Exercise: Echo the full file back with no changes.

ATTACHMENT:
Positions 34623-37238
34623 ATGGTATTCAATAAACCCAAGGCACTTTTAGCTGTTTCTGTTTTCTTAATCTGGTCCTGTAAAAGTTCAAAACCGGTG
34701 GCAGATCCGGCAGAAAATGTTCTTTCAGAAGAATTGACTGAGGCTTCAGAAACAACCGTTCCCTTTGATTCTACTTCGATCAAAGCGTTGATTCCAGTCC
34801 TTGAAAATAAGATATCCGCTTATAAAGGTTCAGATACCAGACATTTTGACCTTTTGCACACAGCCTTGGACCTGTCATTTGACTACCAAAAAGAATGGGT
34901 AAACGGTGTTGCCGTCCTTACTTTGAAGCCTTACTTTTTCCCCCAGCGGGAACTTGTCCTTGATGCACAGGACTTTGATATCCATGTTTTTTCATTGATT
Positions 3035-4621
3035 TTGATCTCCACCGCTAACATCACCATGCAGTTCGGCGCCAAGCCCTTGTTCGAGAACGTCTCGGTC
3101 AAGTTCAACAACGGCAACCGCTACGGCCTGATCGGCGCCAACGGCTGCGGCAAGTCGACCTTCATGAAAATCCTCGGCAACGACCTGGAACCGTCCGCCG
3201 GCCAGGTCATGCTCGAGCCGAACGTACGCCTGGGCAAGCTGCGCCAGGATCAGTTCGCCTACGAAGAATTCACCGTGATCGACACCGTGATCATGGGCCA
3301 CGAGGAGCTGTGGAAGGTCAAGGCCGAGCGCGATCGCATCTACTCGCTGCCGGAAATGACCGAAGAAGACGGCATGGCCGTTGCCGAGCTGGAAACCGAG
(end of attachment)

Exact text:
Positions 34623-37238
34623 ATGGTATTCAATAAACCCAAGGCACTTTTAGCTGTTTCTGTTTTCTTAATCTGGTCCTGTAAAAGTTCAAAACCGGTG
34701 GCAGATCCGGCAGAAAATGTTCTTTCAGAAGAATTGACTGAGGCTTCAGAAACAACCGTTCCCTTTGATTCTACTTCGATCAAAGCGTTGATTCCAGTCC
34801 TTGAAAATAAGATATCCGCTTATAAAGGTTCAGATACCAGACATTTTGACCTTTTGCACACAGCCTTGGACCTGTCATTTGACTACCAAAAAGAATGGGT
34901 AAACGGTGTTGCCGTCCTTACTTTGAAGCCTTACTTTTTCCCCCAGCGGGAACTTGTCCTTGATGCACAGGACTTTGATATCCATGTTTTTTCATTGATT
Positions 3035-4621
3035 TTGATCTCCACCGCTAACATCACCATGCAGTTCGGCGCCAAGCCCTTGTTCGAGAACGTCTCGGTC
3101 AAGTTCAACAACGGCAACCGCTACGGCCTGATCGGCGCCAACGGCTGCGGCAAGTCGACCTTCATGAAAATCCTCGGCAACGACCTGGAACCGTCCGCCG
3201 GCCAGGTCATGCTCGAGCCGAACGTACGCCTGGGCAAGCTGCGCCAGGATCAGTTCGCCTACGAAGAATTCACCGTGATCGACACCGTGATCATGGGCCA
3301 CGAGGAGCTGTGGAAGGTCAAGGCCGAGCGCGATCGCATCTACTCGCTGCCGGAAATGACCGAAGAAGACGGCATGGCCGTTGCCGAGCTGGAAACCGAG